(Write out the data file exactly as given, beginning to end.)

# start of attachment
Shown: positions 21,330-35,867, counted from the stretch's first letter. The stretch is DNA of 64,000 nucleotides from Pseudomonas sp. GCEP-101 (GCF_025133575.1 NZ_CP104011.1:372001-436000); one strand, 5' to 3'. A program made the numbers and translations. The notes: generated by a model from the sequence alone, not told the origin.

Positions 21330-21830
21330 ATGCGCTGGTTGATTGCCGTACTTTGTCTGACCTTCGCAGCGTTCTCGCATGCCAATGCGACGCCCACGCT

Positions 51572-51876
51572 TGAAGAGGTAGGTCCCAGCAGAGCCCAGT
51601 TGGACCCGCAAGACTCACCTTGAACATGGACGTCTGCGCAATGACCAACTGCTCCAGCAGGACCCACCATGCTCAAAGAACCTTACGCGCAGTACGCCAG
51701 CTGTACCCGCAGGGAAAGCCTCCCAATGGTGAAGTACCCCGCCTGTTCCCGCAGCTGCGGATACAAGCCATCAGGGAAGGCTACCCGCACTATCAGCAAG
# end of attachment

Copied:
Shown: positions 21,330-35,867, counted from the stretch's first letter. The stretch is DNA of 64,000 nucleotides from Pseudomonas sp. GCEP-101 (GCF_025133575.1 NZ_CP104011.1:372001-436000); one strand, 5' to 3'. A program made the numbers and translations. The notes: generated by a model from the sequence alone, not told the origin.

Positions 21330-21830
21330 ATGCGCTGGTTGATTGCCGTACTTTGTCTGACCTTCGCAGCGTTCTCGCATGCCAATGCGACGCCCACGCT

Positions 51572-51876
51572 TGAAGAGGTAGGTCCCAGCAGAGCCCAGT
51601 TGGACCCGCAAGACTCACCTTGAACATGGACGTCTGCGCAATGACCAACTGCTCCAGCAGGACCCACCATGCTCAAAGAACCTTACGCGCAGTACGCCAG
51701 CTGTACCCGCAGGGAAAGCCTCCCAATGGTGAAGTACCCCGCCTGTTCCCGCAGCTGCGGATACAAGCCATCAGGGAAGGCTACCCGCACTATCAGCAAG